DENVER — You might not know it, but the very water you drink, cook with and bathe in travels through history before it touches your lips, food and body.
Denver Water, one of Colorado's largest water providers, runs thousands of miles of pipes serving millions of people, and it's been doing so since its creation in 1918 when the residents of Denver purchased one of many water companies battling to serve the growing city's residents.
When purchased, the municipal organization became known as Denver Water, however the organization still maintains pipes laid all the way back to 1881. That's right — water flowing through the city still gushes through original pipe laid in the infancy of Colorado's statehood.
See a map of the oldest pipes below, and learn 7 interesting facts about Denver Water's oldest pipes.
1.) Denver Union Water Company is the start of Denver Water
As mentioned above, Denver Union Water Company turned into what we know as Denver Water today, but before becoming a municipal agency in 1918, it was one of many companies that fought for business as a private company. It, and its competitors, laid pipe beginning in the late 1800s.
2.) Wood was formerly used as a material for pipes
Don't worry, all wood pipes were replaced in 1964, but as early as the 1880s, wood staves were a staple. Check out this photo below of the installation of a wood pipe in 1910, courtesy of Denver Water. Now, most pipes are made from PVC.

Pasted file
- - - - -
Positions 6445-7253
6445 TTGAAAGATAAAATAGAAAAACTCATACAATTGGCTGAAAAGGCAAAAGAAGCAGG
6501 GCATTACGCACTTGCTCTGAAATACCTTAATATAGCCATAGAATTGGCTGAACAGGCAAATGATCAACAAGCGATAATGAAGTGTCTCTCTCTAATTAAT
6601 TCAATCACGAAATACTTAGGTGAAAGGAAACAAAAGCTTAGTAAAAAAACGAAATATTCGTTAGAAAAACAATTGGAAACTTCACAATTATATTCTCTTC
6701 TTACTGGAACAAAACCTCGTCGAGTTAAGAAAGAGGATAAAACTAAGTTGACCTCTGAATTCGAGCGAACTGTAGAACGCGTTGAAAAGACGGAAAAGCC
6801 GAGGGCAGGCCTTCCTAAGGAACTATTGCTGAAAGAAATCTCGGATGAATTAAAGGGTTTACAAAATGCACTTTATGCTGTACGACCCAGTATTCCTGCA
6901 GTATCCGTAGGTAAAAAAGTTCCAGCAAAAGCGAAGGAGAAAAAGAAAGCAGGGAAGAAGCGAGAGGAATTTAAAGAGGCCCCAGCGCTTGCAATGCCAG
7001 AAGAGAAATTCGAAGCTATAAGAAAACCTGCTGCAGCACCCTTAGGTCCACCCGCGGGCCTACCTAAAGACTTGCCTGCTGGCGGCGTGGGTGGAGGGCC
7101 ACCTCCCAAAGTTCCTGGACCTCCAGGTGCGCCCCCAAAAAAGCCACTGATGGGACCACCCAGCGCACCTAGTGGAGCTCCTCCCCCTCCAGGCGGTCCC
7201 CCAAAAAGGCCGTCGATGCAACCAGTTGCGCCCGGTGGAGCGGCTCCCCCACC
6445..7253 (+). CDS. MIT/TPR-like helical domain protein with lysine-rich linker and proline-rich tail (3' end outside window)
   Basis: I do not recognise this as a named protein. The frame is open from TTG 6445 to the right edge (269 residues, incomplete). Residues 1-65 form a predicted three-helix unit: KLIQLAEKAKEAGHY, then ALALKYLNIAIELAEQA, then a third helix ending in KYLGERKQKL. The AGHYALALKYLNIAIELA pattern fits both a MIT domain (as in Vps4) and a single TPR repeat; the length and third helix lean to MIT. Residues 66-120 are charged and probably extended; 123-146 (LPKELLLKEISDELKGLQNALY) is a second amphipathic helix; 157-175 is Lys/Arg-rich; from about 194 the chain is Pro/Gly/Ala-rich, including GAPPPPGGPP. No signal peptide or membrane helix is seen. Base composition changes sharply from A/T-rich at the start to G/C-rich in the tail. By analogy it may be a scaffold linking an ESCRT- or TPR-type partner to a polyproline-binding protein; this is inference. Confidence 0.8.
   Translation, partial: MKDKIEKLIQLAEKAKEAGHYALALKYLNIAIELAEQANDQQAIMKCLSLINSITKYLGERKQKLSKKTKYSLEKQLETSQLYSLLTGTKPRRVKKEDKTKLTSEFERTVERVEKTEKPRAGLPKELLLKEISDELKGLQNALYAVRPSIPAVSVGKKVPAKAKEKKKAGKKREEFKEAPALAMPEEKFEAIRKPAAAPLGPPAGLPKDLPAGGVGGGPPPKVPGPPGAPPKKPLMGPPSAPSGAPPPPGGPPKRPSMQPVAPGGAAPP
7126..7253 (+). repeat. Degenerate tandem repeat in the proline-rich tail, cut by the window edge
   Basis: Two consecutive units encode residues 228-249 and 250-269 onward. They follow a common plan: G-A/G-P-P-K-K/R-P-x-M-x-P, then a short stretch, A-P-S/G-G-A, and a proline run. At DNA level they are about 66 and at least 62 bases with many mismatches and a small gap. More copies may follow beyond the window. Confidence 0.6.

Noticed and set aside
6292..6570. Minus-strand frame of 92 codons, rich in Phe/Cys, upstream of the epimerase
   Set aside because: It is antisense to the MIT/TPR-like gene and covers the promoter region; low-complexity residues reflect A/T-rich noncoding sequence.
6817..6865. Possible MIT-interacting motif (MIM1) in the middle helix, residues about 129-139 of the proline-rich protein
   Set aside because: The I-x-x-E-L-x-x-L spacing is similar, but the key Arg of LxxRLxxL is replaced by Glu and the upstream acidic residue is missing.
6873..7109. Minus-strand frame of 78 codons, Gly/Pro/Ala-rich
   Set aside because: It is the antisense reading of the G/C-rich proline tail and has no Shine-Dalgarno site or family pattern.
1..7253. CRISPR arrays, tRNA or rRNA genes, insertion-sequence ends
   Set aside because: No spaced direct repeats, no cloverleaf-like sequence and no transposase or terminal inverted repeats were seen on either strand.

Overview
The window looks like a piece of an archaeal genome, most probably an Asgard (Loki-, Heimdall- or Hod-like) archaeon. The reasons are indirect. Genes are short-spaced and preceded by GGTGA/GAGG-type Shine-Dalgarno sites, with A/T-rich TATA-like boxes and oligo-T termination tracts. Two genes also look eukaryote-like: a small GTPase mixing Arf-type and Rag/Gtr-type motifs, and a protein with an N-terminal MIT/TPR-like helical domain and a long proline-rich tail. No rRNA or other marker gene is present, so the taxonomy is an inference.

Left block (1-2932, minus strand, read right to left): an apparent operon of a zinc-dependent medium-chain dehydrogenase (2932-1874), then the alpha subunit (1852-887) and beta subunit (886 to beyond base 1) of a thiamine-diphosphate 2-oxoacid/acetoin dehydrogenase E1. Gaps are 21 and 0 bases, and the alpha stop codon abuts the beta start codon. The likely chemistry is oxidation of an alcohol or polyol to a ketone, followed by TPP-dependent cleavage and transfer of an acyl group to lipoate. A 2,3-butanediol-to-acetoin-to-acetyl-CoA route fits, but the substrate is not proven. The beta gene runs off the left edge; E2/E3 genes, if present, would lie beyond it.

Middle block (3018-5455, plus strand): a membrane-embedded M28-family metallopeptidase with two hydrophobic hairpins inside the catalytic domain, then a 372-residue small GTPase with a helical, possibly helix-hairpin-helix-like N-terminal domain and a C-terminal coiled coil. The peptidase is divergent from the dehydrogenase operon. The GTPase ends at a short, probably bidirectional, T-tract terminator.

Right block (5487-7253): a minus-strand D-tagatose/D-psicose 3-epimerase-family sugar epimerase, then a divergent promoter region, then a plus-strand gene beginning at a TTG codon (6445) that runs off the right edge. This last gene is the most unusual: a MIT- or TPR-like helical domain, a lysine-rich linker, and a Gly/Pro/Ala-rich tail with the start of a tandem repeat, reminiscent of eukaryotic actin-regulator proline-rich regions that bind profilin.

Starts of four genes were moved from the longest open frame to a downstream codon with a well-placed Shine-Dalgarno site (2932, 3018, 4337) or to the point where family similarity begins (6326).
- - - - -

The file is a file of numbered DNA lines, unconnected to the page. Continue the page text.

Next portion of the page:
3.) Old pipes dating back to 1881 are still in use
Just because a pipe is old doesn't mean it needs to be replaced. Denver's earliest pipes still in use — made from cast iron — don't need to be replaced yet, and likely won't any time soon. Although periodically, they will need repairing, they are anticipated to survive for hundreds of years. According to Denver Water officials, when these early pipes need repairs, it's frequently due to joints connecting the pipes, not the pipes themselves.
4.) Least reliable pipes in the system laid post WWII
The post-war years were rough on the Denver Water pipe system. Pipes made in the '40s '50s and 60's were frequently made from inferior or poorly constructed metal pipes. They functioned for some time, but were prone to premature breaks.
5.) Leak detection system helps Denver Water listen for leaks
Modern society relies on running water, but preventing gaps in service requires diligence. The Denver Water organization has a system that allows experts to listen for water leaks. According to officials, fixing these leaks early on helped save about 138 million gallons of water by 2014.
6.) Pipes typically last up to 125 years
Imagine keeping track of a weaving web of 3,100 miles of pipe. That's what the Denver Water team monitors, repairs, replaces and adds to each year. The new pipes added are slated to last for about 125 years, but at least 75 years on average.
7.) Over $10 million spent annually on replacing pipe.
About 13 miles of pipe are replaced each year based on breaks and preventative projects.
Check out these general locations of Denver Water's oldest pipes in use still to this day. Each line of pipe was installed in 1881 and was created out of cast iron.
In 1988 and in 1995, two of these pipe lines were rehabbed by adding a concrete coating to the pipe to extend its life.
Learn more in the map below by tapping on the points that represent each pipe.